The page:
This experiment examined how different concentrations of ampicillin affected the growth
rate of E. coli in culture. The growth rate was measured by optical density readings taken using
a spectrophotometer. The culture with the highest concentration of ampicillin had the lowest
growth rate while the culture with the smallest concentration of ampicillin had the greatest
growth rate. The growth rates increased as the ampicillin concentrations decreased from 10x to
1x to 0.5x to 0.1x to a control of 0x. These results show that the more ampicillin that is present
in a culture, the less the bacteria will reproduce because the cell walls are less likely to form due
to disruptions in peptidoglycan production.
Ampicillin kills bacteria by disrupting the formation of the cell wall by preventing the
formation of peptidoglycan. If a cell wall cannot form, then the cell will be vulnerable and it
ruptures (1). Bacterial growth is divided into four phases: lag phase, exponential phase,
stationary phase, and death phase. The lag phase is when the bacteria acclimate themselves to
their new environment; in this investigation this is the LB solution. The exponential phase is
when the bacteria undergo rapid reproduction and the culture is in its healthiest state. The
stationary phase is when the death rate equals the growth rate, nutrients are low, and waste
product levels are high. Finally, the death phase is when the death rate is greater than the growth
rate and all nutrients are exhausted (2).
This investigation sought to discover how different concentrations of ampicillin would
affect the growth rate of E. coli. Hypothetically, the higher the concentration of ampicillin the
lower the growth rate will be. Therefore, the culture with an ampicillin concentration of 10x
should have a much smaller growth rate than will the culture which has an ampicillin
concentration of 0.1x, or the culture with no ampicillin, the control.
This experiment intends to find if, after a certain concentration, ampicillin has no further
inhibitory effect on the growth rate of bacteria. Therefore, it would not be beneficial to
administer medicinal doses of higher concentrations. The lower dosage would be more cost-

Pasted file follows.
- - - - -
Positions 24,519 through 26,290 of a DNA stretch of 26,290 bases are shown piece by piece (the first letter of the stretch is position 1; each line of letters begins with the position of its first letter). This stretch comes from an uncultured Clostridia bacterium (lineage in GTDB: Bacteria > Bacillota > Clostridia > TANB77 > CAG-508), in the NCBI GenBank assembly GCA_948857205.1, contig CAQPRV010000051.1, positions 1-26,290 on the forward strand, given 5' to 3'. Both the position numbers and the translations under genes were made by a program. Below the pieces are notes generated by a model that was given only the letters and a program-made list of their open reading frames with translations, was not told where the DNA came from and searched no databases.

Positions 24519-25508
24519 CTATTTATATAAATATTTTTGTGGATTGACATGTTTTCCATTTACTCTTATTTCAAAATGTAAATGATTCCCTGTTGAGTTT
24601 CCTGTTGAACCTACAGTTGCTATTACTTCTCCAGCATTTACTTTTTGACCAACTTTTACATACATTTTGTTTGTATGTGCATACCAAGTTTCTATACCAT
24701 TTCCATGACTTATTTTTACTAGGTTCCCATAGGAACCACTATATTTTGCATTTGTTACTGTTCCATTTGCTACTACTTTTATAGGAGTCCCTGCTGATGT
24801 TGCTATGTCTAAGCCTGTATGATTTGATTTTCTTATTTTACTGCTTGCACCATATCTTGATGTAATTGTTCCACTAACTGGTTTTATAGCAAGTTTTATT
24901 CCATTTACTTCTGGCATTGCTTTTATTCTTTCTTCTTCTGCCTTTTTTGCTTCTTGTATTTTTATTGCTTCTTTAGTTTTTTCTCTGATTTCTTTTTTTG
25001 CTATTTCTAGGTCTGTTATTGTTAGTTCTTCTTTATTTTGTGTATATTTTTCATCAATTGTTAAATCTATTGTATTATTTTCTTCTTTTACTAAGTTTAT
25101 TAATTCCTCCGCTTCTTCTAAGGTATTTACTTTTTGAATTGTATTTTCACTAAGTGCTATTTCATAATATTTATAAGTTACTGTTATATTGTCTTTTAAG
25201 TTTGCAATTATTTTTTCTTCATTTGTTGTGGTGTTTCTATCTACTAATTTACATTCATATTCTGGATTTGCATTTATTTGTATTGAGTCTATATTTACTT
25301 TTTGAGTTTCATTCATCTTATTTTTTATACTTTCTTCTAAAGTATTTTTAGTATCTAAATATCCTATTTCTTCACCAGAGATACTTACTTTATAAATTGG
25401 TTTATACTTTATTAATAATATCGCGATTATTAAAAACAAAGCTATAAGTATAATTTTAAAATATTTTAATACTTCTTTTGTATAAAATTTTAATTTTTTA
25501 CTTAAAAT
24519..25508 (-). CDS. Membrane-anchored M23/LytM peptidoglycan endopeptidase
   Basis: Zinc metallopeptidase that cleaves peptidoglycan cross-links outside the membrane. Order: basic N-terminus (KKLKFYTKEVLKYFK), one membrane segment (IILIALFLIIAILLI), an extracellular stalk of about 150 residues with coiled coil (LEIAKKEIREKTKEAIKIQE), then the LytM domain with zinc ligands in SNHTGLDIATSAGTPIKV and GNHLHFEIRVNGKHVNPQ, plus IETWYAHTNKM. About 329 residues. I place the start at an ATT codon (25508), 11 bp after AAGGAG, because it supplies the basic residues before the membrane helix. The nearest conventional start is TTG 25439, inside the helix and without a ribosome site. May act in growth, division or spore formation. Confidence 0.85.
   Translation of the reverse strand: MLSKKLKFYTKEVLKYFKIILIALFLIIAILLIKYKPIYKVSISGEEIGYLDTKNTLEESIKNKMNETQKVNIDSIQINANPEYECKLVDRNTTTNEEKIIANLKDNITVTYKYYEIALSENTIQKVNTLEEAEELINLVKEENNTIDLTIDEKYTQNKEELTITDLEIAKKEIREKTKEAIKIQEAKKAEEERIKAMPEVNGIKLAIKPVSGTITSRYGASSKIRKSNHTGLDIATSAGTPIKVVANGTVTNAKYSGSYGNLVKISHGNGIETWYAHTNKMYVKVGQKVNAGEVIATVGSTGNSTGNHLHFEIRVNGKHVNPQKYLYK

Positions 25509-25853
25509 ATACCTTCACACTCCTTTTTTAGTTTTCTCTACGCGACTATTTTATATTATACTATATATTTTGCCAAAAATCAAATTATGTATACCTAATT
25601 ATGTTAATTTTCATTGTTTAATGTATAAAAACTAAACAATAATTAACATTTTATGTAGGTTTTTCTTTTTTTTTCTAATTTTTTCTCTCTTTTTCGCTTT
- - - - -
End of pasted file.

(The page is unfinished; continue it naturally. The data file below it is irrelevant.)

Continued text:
effective and could eliminate unnecessary interactions ampicillin may have with other bodily
functions which could lead to allergic reactions.
Materials and Methods
Five conical tubes with 12.5 mL of LB solution were inoculated with 1.5 mL of E. coli.
Five mL of each were transferred to cuvettes and a T0 reading was taken using a
spectrophotometer set at 600 nm. The 5 mL in the cuvettes were then transferred back to the
conical tubes, which were then placed in a 37°C incubator on a shaker table set at 250 rpm for 45
minutes. After an initial reading was taken, ampicillin was added to make the following
concentrations: 0x (control), 0.1x, 0.5x, 1x, and 10x (where 1000x = 50 mg/mL). The cultures
were returned to the incubator and every 20 minutes a spectrophotometer reading was taken until
145 minutes had passed, then a reading was taken after a 15 minute interval (3, Pg. 54-55).
It was determined that by added a certain amount of
ampicillin to the constant volume of the agar/e. coli
0 ixture, certain concentrations would arise that
were reasonably different in order to test and see
Table 1: Shows the concentration of ampicillin in each test
Due to certain experimental errors that occurred during the procedure since the pupils
were not too sure of what to expect, the results were not very constant and showed certain
undesired fluctuation. The readings were taken around every 20 minutes and then 2 hours, 4
hours and 6 hours after the lab period was over.
Table 2 shows the absorbance of the different concentration of ampicillin at different times.
Week 1: Bacterial Growth in presence of Different
In the first week A exhibited normal growth while all the other cultures showed little to
Week 2 results (note: since the bacteria exhibited cell death before the lab was over, the students did not see the need to return after the lab period was over to take additional readings).
Table 2 above shows the optical density of five bacterial cultures containing varying amounts of
Week 2: B acterial g ro w th rate in p res en c e o f varied am o u n ts o f
The control, the culture with no ampicillin, showed an increase of its optical density from
0.357 to 0.940, a total increase of 0.583. The 0.1x culture increased from 0.330 to 0.650, a 0.320
increase, and then it declined by 0.405 to 0.245. The 0.5x culture increased by 0.210 from 0.312